Reminder – AUSTRAC compliance reports are due

By Kerensa Sneyd, Andrew Shetliffe, Lauren McCarthy
Financial Services

Reviewing the recent changes to the form and how they will affect reporting entities 10 min read

With 2022 now in full swing and the due date for AUSTRAC compliance reports just around the corner (on 31 March 2022), we take a look at some recent changes to the form and how they will affect reporting entities.

What has changed?

In December 2021, AUSTRAC announced some important changes to its compliance reporting form, with the express intention to 'make it easier for you to complete your report.'

Until now, compliance reports have generally required reporting entities to select a response to each question from a predefined list (most often, a simple yes/no response). We all like multiple choice questions. This year, there will be a number of free text fields for reporting entities to complete. These will typically offer an 'opportunity' (read 'requirement') for a reporting entity to explain its responses – ie why it is not doing (or has not done) certain things that AUSTRAC would usually expect it to do.

For example, if a reporting entity's anti-money laundering and counter-terrorism financing program does not specify the frequency of an independent review, it must explain why not. Similarly, if a reporting entity's transaction monitoring program did not identify any suspicious matters, it must explain why.

What does it mean?

While there is no requirement in the Anti-Money Laundering and Counter-Terrorism Financing Act 2006 (Cth) (the AML/CTF Act) for reporting entities to self-report breaches of it to AUSTRAC, some of the questions in the revised compliance report come close to introducing such a requirement via the 'back door'. Certain questions may elicit responses that AUSTRAC considers akin to an admission of a contravention of the AML/CTF Act. Few reporting entities would tick 'No' to the question 'Do you have a transaction monitoring program?' without expecting a follow-up query.

The new requirements seem intended to prompt reporting entities to engage more actively with how the procedures incorporated in their AML/CTF programs do, in fact, address their assessment of ML/TF risks. There appears to be a strong inference, for example, that a transaction monitoring program is inadequate unless it identifies at least one suspicious matter annually.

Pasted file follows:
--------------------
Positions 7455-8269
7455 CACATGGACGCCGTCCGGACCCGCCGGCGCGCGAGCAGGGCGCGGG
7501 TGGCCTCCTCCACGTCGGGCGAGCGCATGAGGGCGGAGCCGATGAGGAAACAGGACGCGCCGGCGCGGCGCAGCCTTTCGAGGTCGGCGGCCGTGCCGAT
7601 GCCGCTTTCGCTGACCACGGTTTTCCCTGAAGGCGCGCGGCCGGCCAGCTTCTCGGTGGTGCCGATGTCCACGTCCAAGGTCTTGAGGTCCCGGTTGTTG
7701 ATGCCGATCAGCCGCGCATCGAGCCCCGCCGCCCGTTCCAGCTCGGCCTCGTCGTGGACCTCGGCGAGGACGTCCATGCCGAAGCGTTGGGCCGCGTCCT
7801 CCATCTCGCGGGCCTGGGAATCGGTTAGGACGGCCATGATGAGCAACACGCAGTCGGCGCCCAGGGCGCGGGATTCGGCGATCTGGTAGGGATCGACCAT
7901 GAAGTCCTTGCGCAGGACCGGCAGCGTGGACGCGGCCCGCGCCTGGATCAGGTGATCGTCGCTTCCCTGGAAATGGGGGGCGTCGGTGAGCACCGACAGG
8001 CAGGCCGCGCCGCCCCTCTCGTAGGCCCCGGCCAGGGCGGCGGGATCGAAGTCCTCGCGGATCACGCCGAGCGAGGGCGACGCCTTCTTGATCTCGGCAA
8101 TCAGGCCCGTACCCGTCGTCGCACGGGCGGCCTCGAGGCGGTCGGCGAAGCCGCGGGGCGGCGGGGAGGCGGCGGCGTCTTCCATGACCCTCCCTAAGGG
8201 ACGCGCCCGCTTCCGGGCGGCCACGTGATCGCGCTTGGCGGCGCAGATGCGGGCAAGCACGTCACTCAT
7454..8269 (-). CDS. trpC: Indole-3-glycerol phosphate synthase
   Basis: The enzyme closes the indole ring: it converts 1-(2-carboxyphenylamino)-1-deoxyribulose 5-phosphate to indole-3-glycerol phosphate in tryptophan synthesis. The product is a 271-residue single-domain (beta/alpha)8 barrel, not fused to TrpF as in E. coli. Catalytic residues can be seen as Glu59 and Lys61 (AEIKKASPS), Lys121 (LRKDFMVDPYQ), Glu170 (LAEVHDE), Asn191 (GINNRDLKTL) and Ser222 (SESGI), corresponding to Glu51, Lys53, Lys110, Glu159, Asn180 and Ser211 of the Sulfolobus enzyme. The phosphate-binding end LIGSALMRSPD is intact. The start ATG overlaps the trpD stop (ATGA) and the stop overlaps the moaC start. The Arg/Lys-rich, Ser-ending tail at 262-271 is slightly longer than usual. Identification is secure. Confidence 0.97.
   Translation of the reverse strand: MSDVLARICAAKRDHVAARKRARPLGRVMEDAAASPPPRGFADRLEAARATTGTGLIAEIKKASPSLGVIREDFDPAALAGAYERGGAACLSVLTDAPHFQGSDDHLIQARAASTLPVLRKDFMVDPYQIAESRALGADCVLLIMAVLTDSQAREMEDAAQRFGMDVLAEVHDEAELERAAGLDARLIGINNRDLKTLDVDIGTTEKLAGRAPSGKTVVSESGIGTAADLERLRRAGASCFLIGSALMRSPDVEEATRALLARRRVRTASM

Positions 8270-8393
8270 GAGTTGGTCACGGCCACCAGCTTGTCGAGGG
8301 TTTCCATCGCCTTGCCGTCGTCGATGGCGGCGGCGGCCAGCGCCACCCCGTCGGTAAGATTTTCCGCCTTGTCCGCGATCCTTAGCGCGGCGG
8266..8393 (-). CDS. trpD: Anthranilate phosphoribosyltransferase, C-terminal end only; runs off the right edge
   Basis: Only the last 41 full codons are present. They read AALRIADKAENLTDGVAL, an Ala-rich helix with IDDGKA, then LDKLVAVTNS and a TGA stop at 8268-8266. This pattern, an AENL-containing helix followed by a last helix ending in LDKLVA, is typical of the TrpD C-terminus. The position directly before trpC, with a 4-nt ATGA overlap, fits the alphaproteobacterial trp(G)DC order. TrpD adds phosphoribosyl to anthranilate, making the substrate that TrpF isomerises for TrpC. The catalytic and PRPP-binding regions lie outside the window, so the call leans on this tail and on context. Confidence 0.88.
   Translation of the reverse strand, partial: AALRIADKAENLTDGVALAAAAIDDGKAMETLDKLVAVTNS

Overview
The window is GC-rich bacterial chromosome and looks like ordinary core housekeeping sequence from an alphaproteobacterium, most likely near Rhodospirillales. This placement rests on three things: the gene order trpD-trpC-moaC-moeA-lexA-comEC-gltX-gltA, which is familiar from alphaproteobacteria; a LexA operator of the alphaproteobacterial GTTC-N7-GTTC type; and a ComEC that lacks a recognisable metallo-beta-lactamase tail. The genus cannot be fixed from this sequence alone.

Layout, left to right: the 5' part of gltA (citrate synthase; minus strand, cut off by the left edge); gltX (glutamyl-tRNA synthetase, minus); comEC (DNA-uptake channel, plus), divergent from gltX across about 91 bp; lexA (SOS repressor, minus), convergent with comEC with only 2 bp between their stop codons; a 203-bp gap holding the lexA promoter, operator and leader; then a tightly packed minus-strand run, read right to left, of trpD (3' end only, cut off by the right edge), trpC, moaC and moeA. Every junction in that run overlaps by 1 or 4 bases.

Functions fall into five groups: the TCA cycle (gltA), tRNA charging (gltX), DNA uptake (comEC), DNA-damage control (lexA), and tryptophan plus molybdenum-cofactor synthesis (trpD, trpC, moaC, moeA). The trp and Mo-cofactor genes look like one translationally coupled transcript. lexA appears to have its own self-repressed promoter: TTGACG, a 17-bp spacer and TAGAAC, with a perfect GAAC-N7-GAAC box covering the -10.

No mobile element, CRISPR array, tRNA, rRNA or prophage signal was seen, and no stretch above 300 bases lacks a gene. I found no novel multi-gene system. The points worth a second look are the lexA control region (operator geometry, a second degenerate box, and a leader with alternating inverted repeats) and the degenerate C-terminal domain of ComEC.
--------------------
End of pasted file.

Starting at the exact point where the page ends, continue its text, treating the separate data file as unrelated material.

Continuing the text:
While not themselves new, a couple of broader compliance reporting implications may be relevant when reporting entities confront the changes to the compliance reports. For example:

  • Section 48 of the AML/CTF Act expressly says that answers given in a compliance report are not admissible in evidence against the reporting entity (except in very limited circumstances). However, reporting entities will need to carefully consider how they complete these free text fields, as responses that expose gaps, or potential gaps, in systems or processes may prompt further inquiries from AUSTRAC. Reporting entities should consider whether such gaps, or potential gaps, may be able to be addressed before the lodging of the compliance report, avoiding having to provide an answer that may pique AUSTRAC's interest.
  • Section 136 of the AML/CTF Act creates an offence for knowingly completing a compliance report in a manner that is false or misleading (including by omission). While it may be tempting to brush over the detail, we anticipate that AUSTRAC will expect reporting entities to give robust responses, with the offence in s136 in mind.
  • While there are restrictions on the use of a compliance report as evidence in proceedings, AUSTRAC has broad information-gathering powers. If it is dissatisfied with the free text explanations, it may use these powers to obtain the evidence it needs to take further action.
  • On a similar note, while a compliance report can't be used in evidence against the person giving the report in certain proceedings, there is nothing in the AML/CTF Act that suggests AUSTRAC can't rely on a compliance report as the grounds for issuing an infringement notice.

While we find it hard to argue with an initiative aimed at achieving closer engagement by reporting entities with ML/TF risks, we query whether they will agree with AUSTRAC that the changes make compliance reporting 'easier'.